UConn's Swanier, Houston taken in WNBA draft

Joe Perez

Three days after losing in the Final Four to Stanford, two members of the UConn women’s basketball team realized the next steps in their careers.

Senior guard Ketia Swanier was chosen by the Connecticut Sun and senior forward Charde Houston was selected by the Minnesota Lynx in Wednesday’s WNBA draft in Palm Harbor, Fla. Swanier was a surprise first-round selection, while Houston was the second selection of the third and final round. They are the 18th and 19th draft selections in UConn history.

“I’m pretty surprised; I didn’t expect to go first round,” Swanier said in a teleconference. “I’m really excited. I’m going to be able to see my teammates from here that will be here this summer.”

Swanier, who learned her fate while sitting in coach Geno Auriemma’s office, will step into a familiar role with the Sun, serving as the back-up point guard to Lindsay Whalen.

“After it happened, a couple of my teammates were also in the gym watching it and Coach didn’t really have a chance to say anything,” Swanier said. “All my teammates and the other coaches ran in screaming. And he was excited and everybody was excited, happy for me.”

A year ago, Swanier wasn’t even a blip on the radar of WNBA general managers, but a stellar season in which she won the Big East’s first-ever Sixth Man Award and excelled as she stepped into the Huskies’ starting lineup changed all that.

The 5-foot-7 guard said it was midseason when she began to believe the chances of having her name called in the draft were a reality. Injuries to teammates Mel Thomas, who was not drafted, and Kalana Greene increased both Swanier’s responsibility and exposure to league officials.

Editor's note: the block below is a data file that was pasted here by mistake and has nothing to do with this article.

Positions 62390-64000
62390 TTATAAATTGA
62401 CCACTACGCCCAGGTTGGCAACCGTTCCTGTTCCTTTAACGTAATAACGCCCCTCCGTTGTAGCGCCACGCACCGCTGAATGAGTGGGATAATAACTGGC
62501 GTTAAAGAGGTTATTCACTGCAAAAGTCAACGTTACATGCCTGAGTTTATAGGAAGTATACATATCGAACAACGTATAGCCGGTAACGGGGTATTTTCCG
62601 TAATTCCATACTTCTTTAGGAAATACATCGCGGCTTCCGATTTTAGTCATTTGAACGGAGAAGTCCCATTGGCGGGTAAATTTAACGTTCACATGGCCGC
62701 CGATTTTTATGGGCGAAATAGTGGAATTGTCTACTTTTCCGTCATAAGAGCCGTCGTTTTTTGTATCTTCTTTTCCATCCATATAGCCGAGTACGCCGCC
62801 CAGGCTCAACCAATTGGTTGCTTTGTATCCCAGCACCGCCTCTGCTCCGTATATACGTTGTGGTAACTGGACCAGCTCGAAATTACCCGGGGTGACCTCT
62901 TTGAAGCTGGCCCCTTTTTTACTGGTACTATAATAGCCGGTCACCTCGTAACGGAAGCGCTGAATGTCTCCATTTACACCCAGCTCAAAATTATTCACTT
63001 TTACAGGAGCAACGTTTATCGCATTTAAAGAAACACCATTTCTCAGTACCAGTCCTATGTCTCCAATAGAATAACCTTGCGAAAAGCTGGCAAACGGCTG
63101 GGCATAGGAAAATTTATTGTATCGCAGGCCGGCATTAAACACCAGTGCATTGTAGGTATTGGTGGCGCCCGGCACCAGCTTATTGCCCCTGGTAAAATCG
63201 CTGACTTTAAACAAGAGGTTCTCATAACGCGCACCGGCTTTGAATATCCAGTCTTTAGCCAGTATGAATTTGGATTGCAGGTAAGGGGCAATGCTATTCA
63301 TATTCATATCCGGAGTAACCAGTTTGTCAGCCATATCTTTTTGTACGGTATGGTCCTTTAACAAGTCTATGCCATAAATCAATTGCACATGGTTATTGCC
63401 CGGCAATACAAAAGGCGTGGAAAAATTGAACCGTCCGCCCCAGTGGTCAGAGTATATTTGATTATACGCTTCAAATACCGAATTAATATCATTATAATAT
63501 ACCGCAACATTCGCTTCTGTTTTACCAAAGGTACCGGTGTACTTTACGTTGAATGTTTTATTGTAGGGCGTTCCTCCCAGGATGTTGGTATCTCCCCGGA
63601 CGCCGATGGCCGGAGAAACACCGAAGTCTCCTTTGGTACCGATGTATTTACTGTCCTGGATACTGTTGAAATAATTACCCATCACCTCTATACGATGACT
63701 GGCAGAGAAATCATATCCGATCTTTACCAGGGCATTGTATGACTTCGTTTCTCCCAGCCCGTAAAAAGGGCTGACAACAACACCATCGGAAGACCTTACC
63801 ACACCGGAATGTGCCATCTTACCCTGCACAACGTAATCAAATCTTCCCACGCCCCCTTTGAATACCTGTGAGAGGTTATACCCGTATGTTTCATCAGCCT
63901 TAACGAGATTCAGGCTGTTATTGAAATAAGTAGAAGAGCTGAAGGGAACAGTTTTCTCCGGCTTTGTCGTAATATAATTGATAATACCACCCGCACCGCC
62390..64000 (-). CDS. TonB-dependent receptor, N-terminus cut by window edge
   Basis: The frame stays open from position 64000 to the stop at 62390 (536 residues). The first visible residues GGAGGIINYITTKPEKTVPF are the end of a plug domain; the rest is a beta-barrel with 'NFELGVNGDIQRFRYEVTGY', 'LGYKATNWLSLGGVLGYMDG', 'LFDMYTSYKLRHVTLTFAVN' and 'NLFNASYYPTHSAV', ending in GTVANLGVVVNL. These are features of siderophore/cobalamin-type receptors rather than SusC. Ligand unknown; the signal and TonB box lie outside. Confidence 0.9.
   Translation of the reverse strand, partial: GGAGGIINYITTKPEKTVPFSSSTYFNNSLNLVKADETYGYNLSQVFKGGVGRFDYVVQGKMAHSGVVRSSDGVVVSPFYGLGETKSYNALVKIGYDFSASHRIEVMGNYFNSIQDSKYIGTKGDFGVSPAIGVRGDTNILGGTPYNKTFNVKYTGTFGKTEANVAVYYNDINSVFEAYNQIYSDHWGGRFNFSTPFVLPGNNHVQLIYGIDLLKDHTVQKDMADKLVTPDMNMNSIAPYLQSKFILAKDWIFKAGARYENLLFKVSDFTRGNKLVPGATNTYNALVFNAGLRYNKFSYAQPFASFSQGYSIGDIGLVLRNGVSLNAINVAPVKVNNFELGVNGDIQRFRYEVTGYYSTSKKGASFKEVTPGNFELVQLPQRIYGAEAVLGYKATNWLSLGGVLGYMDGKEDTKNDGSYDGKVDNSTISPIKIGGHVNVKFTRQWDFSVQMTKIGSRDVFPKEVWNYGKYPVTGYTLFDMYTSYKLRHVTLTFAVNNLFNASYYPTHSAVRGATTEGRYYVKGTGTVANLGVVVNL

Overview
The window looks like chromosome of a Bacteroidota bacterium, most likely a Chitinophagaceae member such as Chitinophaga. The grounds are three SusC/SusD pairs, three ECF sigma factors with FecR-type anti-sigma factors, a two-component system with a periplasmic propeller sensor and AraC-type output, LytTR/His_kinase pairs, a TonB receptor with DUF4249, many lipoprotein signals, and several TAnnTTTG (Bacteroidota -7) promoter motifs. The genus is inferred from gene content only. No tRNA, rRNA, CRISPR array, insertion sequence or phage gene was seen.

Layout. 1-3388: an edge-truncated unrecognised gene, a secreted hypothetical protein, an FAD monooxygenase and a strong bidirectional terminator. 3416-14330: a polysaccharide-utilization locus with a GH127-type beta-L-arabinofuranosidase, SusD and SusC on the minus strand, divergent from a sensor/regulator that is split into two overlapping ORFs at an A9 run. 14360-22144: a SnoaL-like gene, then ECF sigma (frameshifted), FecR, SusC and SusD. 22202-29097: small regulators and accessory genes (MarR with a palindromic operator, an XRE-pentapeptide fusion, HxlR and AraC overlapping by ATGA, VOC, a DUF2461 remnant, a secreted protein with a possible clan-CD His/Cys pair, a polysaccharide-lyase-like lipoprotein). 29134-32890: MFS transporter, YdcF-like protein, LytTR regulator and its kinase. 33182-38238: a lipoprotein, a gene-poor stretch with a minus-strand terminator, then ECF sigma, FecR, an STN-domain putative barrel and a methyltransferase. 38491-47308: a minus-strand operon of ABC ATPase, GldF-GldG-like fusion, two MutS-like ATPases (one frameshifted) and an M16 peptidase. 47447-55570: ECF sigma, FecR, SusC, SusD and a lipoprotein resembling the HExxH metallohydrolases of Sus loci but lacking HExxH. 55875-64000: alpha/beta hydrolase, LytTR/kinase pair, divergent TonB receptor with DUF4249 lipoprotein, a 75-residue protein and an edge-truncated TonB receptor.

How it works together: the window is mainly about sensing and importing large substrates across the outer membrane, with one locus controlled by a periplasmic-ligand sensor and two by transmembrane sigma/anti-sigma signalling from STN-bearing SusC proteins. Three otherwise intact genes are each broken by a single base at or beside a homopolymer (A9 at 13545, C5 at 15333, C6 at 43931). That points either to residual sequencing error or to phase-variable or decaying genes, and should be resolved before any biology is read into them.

“We had debated about waiting until the second round, but I didn’t feel like she was going to be there,” Sun coach Mike Thibault said.

Many felt Houston had a chance to go before Swanier, especially in light of her late-season resurgence that included being named the Most Outstanding Player of the Big East Tournament.  Houston, an Associated Press All-America Honorable Mention selection, expected to be drafted but was surprised with her lack of nervousness as the day approached.

“This is a day that I only dreamed about when I was a kid and you’re watching all the great players who paved the way so far,” she said. “You can only imagine yourself being in a situation and for me to have the opportunity to go up on that stage; it’s an opportunity not many people get to experience.”

Describing the day as a “happy time,” Houston said she had no expectations of when she would be drafted or by whom. Her greatest thoughts are with Swanier and the strides she made this season.

With the Lynx, Houston will join forces with long-time friend and this season’s Wade Trophy winner, Candice Wiggins of Stanford, and the league’s second-leading scorer, Seimone Augustus.

“I played with Candice since I was 11, lost to her and being on her team at the next level,” Houston said via phone. “I’m just excited to be on the team with someone I know.”

Houston initially saw her draft stock drop considerably with an inconsistent start to her senior season, but the Lynx are confident they’re getting the player they saw in the last few months of the season instead of the first.

“Some people say they’re surprised she went as late as 30,” said Minnesota coach Don Zierden. “Well, that’s the fact. She went at 30. She’s going to have to prove to people that she’s worthy of being drafted or that she should have been drafted higher. I just got off the phone with her a little bit ago and told her that’s up to her how she’s going to do that.”

Swanier led the league in assist-to-turnover ratio at 2.10. The Columbus, Ga., native finished her career seventh in school history in both assists (479) and steals (247) en route to being named an All-Big East Honorable Mention selection.

She joins former Huskies Barbara Turner, Tamika (Williams) Raymond and Asjha Jones with the Sun.

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